Elżbieta Paśnicka, Marek Paśnicki

Contact allergies in patients with hand eczema: KRAK study results

Żródło: 2012 The Authors Contact Dermatitis © 2012 John Wiley & Sons A/S, 66

Contact allergies in patients with hand eczema: KRAK study results

Śpiewak’, E. Grubska-Suchanek2, A. Cisowska3, K. Jedrzejewska-Jurga4, M. Pasnicki5, Z. Raduszewska6, V. Balicka7, R. Olszanski8, A. Gregorius’ and P. Sznelewski9 1Jagiellonian University Medical College, Krakow, Poland,

2Medical University, Gdansk, Poland, 3Dermatology Practice, Kamienna Gora, Poland, 4Regional Centre of Occupational Medicine, Wroclaw, Poland, sNZOZ Allergicus-Dent, Zary, Poland, 6Allergology Practice, Skarżysko Kamienna, Poland, 7Allergy Practice, Ostrów Wielkopolski, Poland, 8Dermatology and Allergy Practice, Gdynia, Poland, and 9 Military Medical Institute, Warszawa, Poland

Background: KRAK Study is a Polish multi-centre patch test study utilizing the new Polish Baseline Series (introduced in June 2010). which basically consists of European Baseline Series supplemented with two frequent and relevant sensitizers palladium and propolis. Among standard indications for patch testing is hand eczema lasting for more than 1 month.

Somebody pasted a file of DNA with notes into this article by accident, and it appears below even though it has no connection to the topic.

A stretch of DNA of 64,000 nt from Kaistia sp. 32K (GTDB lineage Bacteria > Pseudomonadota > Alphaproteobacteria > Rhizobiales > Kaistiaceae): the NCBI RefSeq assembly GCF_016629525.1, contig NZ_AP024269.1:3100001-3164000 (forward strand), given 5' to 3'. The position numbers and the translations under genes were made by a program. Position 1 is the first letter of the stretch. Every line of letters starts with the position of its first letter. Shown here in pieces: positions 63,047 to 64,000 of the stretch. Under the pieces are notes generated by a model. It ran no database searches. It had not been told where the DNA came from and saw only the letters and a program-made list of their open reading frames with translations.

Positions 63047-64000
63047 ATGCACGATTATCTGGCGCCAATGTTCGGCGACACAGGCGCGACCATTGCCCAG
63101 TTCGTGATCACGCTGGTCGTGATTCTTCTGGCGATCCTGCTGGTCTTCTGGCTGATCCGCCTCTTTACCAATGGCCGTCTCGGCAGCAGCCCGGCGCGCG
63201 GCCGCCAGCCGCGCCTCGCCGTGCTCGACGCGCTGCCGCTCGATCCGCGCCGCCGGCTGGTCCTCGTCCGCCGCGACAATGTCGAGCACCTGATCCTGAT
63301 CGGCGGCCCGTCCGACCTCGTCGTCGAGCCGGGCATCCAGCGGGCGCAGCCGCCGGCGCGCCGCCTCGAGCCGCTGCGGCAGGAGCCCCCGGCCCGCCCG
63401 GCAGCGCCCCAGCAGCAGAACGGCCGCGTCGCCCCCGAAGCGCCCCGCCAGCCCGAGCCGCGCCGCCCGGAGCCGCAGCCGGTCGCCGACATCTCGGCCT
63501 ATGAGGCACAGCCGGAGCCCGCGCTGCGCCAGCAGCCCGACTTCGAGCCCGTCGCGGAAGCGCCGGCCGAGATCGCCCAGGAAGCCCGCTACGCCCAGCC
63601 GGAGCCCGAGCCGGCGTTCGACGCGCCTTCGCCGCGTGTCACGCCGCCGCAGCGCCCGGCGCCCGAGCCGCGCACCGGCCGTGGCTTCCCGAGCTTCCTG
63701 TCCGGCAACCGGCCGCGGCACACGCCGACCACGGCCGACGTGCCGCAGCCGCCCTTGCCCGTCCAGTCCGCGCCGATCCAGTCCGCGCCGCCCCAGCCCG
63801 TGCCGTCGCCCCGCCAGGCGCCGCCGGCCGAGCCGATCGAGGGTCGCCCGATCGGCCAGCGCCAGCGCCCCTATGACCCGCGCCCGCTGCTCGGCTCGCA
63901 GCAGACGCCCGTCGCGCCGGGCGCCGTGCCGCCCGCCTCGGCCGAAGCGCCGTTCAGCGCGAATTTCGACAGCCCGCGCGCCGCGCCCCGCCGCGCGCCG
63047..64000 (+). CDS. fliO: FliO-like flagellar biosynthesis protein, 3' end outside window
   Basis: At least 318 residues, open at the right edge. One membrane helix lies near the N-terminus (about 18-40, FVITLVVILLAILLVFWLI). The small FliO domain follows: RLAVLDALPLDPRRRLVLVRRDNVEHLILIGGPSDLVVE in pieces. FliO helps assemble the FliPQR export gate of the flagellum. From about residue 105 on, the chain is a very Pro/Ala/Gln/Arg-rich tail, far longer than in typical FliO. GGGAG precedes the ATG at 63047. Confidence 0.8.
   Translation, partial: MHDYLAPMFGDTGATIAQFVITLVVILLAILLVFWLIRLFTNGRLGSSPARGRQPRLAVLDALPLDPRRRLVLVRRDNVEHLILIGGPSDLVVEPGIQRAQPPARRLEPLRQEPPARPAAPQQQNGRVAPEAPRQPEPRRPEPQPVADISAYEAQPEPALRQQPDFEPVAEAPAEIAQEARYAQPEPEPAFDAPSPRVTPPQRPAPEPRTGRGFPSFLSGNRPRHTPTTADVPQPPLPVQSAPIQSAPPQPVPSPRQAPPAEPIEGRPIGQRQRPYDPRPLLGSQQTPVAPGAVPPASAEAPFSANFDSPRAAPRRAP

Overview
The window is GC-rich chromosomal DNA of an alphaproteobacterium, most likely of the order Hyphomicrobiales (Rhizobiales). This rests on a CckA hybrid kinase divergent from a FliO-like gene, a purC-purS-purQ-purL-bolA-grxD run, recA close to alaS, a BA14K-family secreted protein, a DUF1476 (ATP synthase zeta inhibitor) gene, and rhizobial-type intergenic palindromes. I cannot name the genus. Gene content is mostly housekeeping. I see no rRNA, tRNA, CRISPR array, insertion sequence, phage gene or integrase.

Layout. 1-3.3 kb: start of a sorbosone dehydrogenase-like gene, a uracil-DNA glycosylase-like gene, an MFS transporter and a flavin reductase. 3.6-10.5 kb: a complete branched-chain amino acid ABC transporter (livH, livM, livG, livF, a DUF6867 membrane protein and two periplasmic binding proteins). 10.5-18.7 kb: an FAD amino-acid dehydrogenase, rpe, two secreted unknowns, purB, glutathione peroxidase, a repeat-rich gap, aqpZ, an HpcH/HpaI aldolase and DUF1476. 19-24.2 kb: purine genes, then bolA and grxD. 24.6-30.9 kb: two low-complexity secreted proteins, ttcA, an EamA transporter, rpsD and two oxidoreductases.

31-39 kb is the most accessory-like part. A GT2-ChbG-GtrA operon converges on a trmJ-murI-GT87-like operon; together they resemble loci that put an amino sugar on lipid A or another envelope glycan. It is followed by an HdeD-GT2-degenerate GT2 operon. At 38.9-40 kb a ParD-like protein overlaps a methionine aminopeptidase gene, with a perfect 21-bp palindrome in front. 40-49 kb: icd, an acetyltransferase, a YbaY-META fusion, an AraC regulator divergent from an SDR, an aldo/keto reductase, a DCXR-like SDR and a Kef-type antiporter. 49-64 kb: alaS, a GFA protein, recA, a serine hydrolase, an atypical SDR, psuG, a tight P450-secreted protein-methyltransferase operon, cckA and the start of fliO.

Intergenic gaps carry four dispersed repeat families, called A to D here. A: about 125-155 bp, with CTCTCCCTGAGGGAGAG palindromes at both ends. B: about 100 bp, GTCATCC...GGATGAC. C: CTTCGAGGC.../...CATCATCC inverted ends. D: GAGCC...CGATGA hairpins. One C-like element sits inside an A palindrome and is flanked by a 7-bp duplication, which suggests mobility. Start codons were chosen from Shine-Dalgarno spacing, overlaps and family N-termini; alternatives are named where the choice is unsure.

Objectives: To analyse KRAK Study patch test results in patients with hand eczema.

Methods: From 624 patch test records received from KRAK Study participating centres between June 2010 and October 2011, data of 192 patients with hand dermatitis were identified and analysed for haptens most frequently causing contact sensitization, and those considered clinically relevant for the present disease. KRAK Study database collects results of testing to the complete Polish Baseline Series (Chemotechnique Diagnostics) exclusively.

Results: Out of 624 patients, hand eczema was the sole or co­indication for patch testing in 192 (30.8%)-53 males and 139 females aged from 0 to 84 (median 35) years. At least one positive patch test reaction was recorded in 113 (58.9%). In 81 patients (42.2%), at least one test result was deemed clinically relevant for the present hand eczema. The top 10 sensitizers were nickel (36.5% positive: 27.1% deemed clinically relevant), chromium (18.2%: 10.4%. respectively), cobalt (18.2%: 10.4%), palladium (12.5%: 2.6%).paraphenylenediamine(5.7%; 3.6%). fragrance mixll (4.7%; 0.5%), balsam of Peru (4.2%; 1.6%), primin (3.1%; 2.1%), Iyral and propolis (each 3.1%; 0.5%).

Conclusions: Patients with hand eczema are sensitized predom­inantly to metals and cosmetic ingredients. Natural remedies containing balsam of Peru and propolis should be avoided because of high sensitization rates in this group.

Conflicts of interest: The authors have declared no conflicts.